Fox Rothschild and CDI Host Reception Honoring 2016 Women of Courage Award Recipients

April 7, 2016 – Press Releases

Fox Rothschild LLP Partners Elizabeth G. Litten and Lauren P. McKenna, in conjunction with Citizen Diplomacy International of Philadelphia (CDI), recently hosted a reception honoring the 2016 Secretary of State’s International Women of Courage Award winners from Belize and Guatemala.

Established in 2007 by the U.S. Department of State, the annual International Women of Courage Award honors women around the globe who have exemplified exceptional courage and leadership in advocating for human rights, women’s equality and social progress, often at great personal risk.

Debra Baptist-Estrada, Port Commander of Belize’s sole international airport, and Thelma Aldana, Attorney General of Guatemala, attended the event at Fox’s Philadelphia office and were among this year’s recipients who were recognized by the State Department for their courageous leadership and reverence for justice.

CDI, a “citizen diplomacy” network of 95 Councils in 48 states that receives established and emerging leaders visiting the United States, frequently partners with Fox to honor and host women from around the world. Litten serves on the CDI board of directors, and McKenna is co-chair of the Women’s Initiative at Fox. Prince Thomas, co-chair of Fox’s Diversity Committee also attended the event.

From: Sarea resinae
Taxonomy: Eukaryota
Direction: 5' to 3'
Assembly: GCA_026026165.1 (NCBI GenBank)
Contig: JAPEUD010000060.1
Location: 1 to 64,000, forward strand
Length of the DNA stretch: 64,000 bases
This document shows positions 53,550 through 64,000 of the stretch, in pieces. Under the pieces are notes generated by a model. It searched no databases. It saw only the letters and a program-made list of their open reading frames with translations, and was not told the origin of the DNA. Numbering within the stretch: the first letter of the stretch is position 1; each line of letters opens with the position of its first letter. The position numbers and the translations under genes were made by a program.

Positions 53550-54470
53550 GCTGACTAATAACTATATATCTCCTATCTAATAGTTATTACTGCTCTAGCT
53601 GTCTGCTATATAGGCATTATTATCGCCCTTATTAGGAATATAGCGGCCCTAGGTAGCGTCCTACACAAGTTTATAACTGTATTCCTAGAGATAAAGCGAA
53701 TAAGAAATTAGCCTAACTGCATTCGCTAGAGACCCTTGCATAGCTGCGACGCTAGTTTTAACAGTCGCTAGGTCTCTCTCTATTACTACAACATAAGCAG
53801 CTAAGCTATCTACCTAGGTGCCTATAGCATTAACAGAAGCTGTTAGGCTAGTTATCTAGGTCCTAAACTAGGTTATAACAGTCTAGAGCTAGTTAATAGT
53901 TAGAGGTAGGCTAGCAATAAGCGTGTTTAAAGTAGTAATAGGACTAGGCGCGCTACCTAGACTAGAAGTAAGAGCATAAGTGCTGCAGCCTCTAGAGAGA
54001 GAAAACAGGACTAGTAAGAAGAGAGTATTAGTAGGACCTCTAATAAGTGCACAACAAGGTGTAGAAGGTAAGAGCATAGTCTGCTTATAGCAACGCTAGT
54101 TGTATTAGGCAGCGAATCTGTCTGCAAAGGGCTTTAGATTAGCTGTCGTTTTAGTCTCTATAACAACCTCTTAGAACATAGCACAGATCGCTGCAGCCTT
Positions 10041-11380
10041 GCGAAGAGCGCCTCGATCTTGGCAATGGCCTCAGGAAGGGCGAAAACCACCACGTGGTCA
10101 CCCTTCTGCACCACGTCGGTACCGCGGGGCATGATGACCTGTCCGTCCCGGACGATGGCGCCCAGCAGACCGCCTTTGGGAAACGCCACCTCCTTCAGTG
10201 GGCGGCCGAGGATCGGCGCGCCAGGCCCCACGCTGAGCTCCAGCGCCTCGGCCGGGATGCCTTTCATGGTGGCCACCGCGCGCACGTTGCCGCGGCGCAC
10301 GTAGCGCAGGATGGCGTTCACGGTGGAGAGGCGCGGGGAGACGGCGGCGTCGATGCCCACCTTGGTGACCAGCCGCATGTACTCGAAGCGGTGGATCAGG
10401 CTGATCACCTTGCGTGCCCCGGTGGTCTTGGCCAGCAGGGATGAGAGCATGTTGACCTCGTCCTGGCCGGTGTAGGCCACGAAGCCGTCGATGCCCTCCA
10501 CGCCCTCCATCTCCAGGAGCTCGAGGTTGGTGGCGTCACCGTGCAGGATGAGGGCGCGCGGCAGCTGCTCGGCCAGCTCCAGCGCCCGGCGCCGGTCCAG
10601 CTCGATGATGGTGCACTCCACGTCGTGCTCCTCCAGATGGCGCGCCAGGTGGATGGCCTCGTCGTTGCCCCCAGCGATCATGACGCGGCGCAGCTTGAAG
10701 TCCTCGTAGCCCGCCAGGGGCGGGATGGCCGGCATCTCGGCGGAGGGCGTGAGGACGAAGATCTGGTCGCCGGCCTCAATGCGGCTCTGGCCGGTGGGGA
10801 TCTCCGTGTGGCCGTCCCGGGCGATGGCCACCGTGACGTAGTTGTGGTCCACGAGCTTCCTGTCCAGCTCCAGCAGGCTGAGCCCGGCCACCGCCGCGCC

In an institution largely dominated by men, 20-year Belize Department of Immigration veteran Debra Baptist-Estrada has consistently refused bribes and other incentives to look the other way. As Port Commander of Belize’s only international airport, Estrada worked with U.S. officials last spring to crack open a drug and human smuggling operation to the U.S. and Europe. After being transferred to Belize’s northern border this summer, Estrada continued to bring her incorruptible style to the job, enforcing immigration laws that had not been enforced for a very long time, and rejecting bribes to look the other way. While many might shrug off corruption as “the human condition,” Estrada is quietly and courageously effecting change and strengthening the rule of law.

Thelma Aldana is the Attorney General of Guatemala. Aldana began her career as a janitor in a local family court, while studying for a law degree at night. She quickly rose through the ranks to become Magistrate of the Supreme Court of Justice, where as the sole woman justice, she convinced her colleagues to create 33 specialized courts for crimes of femicide and other forms of violence against women. Nearly two years ago, after taking office as Attorney General, Ms. Aldana fearlessly prosecuted criminals and politicians that had previously been considered untouchable, including bringing corruption charges against the president who appointed her and his vice-president. In holding high office holders accountable, and promoting reforms to make the legal system more accessible to average citizens, she is truly working to bring justice to all Guatemalans.